Anna Littler was the unfortunate lady who had agreed to spend a night in this haunted shack. Club members wearing black hoods were seen flitting around outside the shack, but where did the ‘blue’ come in? Well, I had planned for Anna to look into the mirror and gradually her reflection faded and was replaced by a blue mist through which sinister hooded figures (club members) could be seen approaching. John managed this splendidly; her image disappeared and a thoroughly menacing figure replaced it.  It was of course, Andy from our club.


I was quite proud of the film although it did not win the competition, but it was good to make a ‘club film’ again and I think we all enjoyed it – even poor Anna, who came to an unfortunate end!

Colin Jones



Every film club should have someone like John Epton as a member – someone who has knowledge of their craft and is willing to share it with everyone, someone who is always open to helping others with their projects or represent the club, and most importantly, someone with whom is easy to get along.


I must confess I didn’t really get to know John that well until about halfway through my time with OVFM, although I had got to chat with Ann more before then. Despite being a prolific filmmaker for the club and an attendee at the meetings and film shoots, I always felt John was a little like me in that he could easily fade into the background whilst the bigger personalities held court.


Unlike me, John was a good filmmaker, especially documentaries on local activities, and he was keen to learn the mechanics and technical aspects of this hobby of ours, which I was in awe of as many in the club didn’t seem so interested in. John would host tutorials to explain the foundations and benefits of such post production necessities like colour correction (about which I have since become a bore) in easy to understand terms.


It never felt as if John was showing off this knowledge, rather he was keen to help us become better filmmakers, and that to me is he mark of a good tutor. On a personal note, the turning point for me in getting to know John was the making of MEET DEXTER. John thankfully took on the role of DOP (director of photography) for the shoot and we met up beforehand to discuss the shooting, the blocking, and he even drove Annabelle Lancaster and myself to Derek and Olive Allen’s house to check out what would be our filming location.


Knowing John was onboard to oversee that aspect of the production took a huge load of responsibility off my shoulders so I could get on with the directing without any worries, and that the ideas we had for some of the more ambitious shots would be pulled off. It didn’t stop there, as John helped out with the post-production and later, burning the specially printed DVDs to send out to cast and competitions.


We would collaborate on two further projects of mine, LOST SMILE and COLD CALL, the former was shot at John and Ann’s house and contains some of the best photography of any film of mine. Well, it would – John had £2,000 4K camera whilst I was using a £150 Sony camcorder – but I still look at those shots and know that I can’t take any credit for them but I am very proud they are in the film.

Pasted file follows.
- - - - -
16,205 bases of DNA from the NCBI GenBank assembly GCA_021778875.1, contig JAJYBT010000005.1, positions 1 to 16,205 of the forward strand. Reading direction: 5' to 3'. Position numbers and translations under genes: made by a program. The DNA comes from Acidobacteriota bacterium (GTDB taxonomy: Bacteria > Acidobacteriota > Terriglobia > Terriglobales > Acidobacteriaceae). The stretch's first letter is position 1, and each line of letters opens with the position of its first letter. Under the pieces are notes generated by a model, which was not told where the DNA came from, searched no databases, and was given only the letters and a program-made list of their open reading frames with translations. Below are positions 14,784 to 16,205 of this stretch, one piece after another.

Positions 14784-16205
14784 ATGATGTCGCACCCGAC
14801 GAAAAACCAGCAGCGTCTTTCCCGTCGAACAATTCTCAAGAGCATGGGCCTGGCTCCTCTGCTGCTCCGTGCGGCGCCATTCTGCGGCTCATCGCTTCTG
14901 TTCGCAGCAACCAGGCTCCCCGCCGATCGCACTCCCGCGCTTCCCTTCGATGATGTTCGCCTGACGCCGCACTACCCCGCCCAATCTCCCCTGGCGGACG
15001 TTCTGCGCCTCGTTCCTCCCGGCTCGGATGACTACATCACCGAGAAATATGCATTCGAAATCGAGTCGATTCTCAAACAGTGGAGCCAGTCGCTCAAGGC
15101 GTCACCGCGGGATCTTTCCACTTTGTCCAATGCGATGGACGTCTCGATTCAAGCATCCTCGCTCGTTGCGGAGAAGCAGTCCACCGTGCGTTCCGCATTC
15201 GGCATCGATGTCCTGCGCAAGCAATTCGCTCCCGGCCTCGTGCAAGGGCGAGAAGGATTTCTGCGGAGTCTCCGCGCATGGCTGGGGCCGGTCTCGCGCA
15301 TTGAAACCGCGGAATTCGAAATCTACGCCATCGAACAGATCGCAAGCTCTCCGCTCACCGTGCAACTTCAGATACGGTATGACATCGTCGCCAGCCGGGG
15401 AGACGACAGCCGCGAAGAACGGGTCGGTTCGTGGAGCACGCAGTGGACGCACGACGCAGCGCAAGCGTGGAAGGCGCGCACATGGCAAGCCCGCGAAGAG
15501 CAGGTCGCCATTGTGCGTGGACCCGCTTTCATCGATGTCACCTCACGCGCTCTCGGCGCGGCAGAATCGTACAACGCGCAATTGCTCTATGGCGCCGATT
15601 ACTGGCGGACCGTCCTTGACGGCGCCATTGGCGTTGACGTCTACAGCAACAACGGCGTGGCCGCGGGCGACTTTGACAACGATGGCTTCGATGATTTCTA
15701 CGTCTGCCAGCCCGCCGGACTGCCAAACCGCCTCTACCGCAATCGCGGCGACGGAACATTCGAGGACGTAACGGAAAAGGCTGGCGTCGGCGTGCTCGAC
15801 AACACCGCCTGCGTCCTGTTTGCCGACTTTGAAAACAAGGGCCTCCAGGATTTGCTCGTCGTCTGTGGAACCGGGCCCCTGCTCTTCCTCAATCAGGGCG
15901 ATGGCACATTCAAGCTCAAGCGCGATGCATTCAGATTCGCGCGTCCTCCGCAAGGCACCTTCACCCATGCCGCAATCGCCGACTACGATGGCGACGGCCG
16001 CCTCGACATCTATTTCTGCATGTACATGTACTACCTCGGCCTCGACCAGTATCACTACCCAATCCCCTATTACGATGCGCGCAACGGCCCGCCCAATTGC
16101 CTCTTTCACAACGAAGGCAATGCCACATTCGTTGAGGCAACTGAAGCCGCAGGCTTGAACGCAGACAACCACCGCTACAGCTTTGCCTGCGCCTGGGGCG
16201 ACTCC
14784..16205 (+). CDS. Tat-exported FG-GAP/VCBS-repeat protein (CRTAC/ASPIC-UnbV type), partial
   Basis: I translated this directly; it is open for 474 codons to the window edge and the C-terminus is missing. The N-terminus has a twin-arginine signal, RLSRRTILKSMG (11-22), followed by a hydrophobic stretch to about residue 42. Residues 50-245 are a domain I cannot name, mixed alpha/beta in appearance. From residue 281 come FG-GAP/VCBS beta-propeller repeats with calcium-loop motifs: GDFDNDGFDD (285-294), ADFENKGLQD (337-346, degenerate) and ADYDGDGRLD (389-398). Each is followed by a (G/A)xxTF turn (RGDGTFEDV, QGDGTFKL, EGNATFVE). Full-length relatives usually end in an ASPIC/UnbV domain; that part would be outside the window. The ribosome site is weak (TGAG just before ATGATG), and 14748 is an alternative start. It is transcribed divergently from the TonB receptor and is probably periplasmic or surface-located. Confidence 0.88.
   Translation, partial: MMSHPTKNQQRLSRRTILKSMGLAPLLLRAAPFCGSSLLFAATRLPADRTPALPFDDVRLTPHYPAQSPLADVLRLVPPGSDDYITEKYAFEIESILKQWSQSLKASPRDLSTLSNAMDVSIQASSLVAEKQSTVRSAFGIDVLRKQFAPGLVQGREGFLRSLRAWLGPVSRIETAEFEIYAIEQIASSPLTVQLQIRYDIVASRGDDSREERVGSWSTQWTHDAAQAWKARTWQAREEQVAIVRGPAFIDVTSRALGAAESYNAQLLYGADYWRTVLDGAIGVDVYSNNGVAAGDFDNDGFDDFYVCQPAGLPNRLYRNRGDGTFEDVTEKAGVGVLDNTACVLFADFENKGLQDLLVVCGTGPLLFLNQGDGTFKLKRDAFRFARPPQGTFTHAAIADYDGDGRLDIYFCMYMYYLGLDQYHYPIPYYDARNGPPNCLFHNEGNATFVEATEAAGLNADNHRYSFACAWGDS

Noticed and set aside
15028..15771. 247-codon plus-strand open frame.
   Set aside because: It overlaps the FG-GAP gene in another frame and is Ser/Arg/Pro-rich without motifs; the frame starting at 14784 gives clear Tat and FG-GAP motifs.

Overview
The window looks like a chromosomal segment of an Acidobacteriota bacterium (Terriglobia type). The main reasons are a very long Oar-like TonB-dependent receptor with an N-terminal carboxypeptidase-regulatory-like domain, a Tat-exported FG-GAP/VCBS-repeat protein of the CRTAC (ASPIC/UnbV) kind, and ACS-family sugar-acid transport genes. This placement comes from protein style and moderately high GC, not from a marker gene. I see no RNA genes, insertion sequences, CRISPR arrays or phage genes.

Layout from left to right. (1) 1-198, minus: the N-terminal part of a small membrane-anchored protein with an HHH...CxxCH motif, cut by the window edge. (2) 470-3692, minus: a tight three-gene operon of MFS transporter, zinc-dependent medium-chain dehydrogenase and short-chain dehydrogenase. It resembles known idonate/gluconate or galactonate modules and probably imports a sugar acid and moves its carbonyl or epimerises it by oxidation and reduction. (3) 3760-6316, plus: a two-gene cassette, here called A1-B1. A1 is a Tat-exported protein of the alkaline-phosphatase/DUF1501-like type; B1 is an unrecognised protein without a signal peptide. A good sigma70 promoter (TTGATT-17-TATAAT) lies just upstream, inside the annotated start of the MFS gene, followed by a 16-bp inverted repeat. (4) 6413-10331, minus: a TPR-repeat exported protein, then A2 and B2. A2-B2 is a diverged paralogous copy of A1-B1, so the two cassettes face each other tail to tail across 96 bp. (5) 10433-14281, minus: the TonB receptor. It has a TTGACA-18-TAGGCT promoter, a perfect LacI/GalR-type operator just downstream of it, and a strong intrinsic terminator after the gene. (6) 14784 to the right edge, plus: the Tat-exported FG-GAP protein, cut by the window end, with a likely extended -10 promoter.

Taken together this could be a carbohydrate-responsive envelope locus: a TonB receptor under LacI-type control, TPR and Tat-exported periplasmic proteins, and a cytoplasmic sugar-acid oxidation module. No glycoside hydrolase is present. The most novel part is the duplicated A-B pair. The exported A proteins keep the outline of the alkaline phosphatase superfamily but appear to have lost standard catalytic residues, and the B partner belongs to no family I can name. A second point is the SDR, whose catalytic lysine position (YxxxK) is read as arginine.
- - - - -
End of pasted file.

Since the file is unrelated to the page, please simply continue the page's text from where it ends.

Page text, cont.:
And I am sure I am not alone, as many films made by club members and club projects will bear John’s name on there somewhere, be it as cameraman, sound recording, editor, colour correction, or another valuable role. It is great to have such an all-rounder who is willing to give up his time to aid others, unless it was a ploy to avoid doing the shopping with Ann. But I digress…


Like many couples in OVFM, John and Ann were a great double-act, which I always found charming. Whatever small differences there may have been in their personalities, they complemented each other and clearly brought out the best in each other. Whenever Ann was also involved in a film shoot, she and John were a team yet they could work independently of each other, so in essence we were getting double the benefit of the Epton experience.


So, to John I would to say thank you – for the knowledge you imparted, the experience you shared, the time you afforded us, the kindness you showed, the confidence you gave me, and the humility with which you did it. I feel blessed and fortunate to have known you and like many, the legacy you leave in OVFM is immeasurable.


My thoughts and deepest condolences are with Ann and her family.

Lee Relph



I totally concur that every club should have a member like John.


He was one of those people who work tirelessly in the background without many people in the club realising it. He was very kind and generous to all of us at OVFM, both helping whenever he could and sharing his wide technical knowledge with endless patience.


Film making can be a very solitary hobby, especially when it comes to editing. You can spend hours on your own tucked away in the spare bedroom, with your partner feeling somewhat abandoned elsewhere, so it makes a tremendous difference when it can all be shared. Many, many skills are required in the making of a film, and Ann and John were the ideal partnership, each lending their individual talents to the completed item.


John will be sadly missed by us all, especially Ann to whom I offer my sincere condolences. I’m so glad I knew him.

Annabelle Lancaster

One Reply to “In Memoriam – John Epton”

  1. It’s a long time since I was at the club but I do remember John as a brilliant film maker and one of the mainstay of the club that helped other members . He will be sadly missed.
    My condolences to Ann and his family